•  always be polite and respectful, even if complaining.
  • Instead of “Please send me”, you could express this more formally as “I would be grateful if / or I would appreciate it if you could send me” …

The complete example of our Formal Letter
This is what your completed letter will look like –

123 Fox Crescent
Ontario WN1 567

Mr D Thomas
Chief Executive
Natwest Bank plc
110 Oxford Street
Ontario NW3 486

29 June 2012

Dear Mr Thomas OR
Dear Sir/Madam

I am writing to apply for the Public Relations Manager role, as advertised in The Daily Telegraph on Saturday 28 June. I consider that I am ideally qualified for this job, particularly as I have worked in the banking industry for 10 years, and have an in- depth understanding of its functions and market objectives.
I received an industry award for the 2010 Annual Report I was responsible for producing for Barclays Bank and the Marketing and Promotional material I provided in 2011 has been credited with increasing the sales of two major bank products by 30%.

I am a confident user of Microsoft Office 2000 and routinely provide reports and analysis for the Board on Excel spreadsheets. I am also very practiced at giving Powerpoint presentations, or preparing presentations for management to deliver.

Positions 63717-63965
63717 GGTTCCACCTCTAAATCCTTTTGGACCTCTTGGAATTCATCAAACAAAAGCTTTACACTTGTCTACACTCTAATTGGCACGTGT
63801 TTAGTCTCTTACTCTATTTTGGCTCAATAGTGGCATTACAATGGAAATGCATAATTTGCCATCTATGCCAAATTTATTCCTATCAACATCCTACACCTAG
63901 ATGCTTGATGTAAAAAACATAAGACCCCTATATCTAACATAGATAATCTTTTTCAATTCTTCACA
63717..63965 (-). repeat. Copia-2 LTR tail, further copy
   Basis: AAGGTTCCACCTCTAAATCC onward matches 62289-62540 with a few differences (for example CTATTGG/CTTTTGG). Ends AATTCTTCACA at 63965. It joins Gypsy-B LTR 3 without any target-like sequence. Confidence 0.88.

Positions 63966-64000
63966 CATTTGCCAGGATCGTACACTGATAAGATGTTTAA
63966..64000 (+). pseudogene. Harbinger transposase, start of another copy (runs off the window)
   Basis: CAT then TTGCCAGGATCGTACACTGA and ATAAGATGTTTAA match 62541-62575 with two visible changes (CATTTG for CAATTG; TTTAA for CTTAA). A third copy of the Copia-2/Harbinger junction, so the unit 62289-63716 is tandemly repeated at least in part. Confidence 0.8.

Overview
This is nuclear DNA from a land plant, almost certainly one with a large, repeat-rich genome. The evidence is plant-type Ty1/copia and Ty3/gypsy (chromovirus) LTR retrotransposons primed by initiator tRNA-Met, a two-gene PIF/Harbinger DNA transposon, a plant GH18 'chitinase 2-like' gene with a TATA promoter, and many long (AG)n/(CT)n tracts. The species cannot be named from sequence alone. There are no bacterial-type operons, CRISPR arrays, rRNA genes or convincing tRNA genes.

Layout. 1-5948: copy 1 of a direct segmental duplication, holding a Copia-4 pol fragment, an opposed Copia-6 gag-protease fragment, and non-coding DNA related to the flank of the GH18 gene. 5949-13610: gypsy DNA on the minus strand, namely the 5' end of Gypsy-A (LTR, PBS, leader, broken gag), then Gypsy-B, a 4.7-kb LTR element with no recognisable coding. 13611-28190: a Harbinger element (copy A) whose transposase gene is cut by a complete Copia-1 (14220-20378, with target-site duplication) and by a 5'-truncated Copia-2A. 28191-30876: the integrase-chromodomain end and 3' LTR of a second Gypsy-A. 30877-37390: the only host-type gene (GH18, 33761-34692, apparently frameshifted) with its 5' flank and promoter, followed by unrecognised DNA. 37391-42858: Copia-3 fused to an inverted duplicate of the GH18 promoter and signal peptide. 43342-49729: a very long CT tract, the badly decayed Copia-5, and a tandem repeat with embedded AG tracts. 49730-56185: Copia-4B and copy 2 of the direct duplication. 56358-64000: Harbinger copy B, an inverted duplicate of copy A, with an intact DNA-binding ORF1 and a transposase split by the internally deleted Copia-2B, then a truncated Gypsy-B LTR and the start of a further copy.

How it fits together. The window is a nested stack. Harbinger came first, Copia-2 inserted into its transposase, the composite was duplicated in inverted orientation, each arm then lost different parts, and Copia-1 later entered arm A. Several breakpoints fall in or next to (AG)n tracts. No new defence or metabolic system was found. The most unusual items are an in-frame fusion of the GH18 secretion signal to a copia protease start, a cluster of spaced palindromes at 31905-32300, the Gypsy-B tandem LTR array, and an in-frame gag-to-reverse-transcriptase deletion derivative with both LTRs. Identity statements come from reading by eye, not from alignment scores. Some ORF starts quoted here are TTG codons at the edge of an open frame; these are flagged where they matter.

As you can see from my CV, I have a wide-ranging background in the industry. This gives me a real advantage in being able to relate to every division in the corporation. I would appreciate the opportunity of an interview with you, to discuss further my qualifications for this position.
I look forward to hearing from you.


David Johnson

More ideas for making a positive impact with your formal letter

  • Barclays have provided me with a very supportive reference that I am sure you will appreciate.  I have enclosed this for your information.
  • I am involved in community activities, and organized a football event recently, with our local bank staff playing a veteran bank team. This was attended by several hundred staff, friends and relatives.

Download This Letter Example

Category: Business Letters Format Examples

About the Author ()

Melanie Walters is a writer and editor for several businesses both online and offline. Her experience with writing business letters and marketing materials has helped her understand exactly what works in written communication for businesses. In the 10 years she's been writing, Melanie has amassed a large collection of letter examples that she gladly shares with you here on Letter Example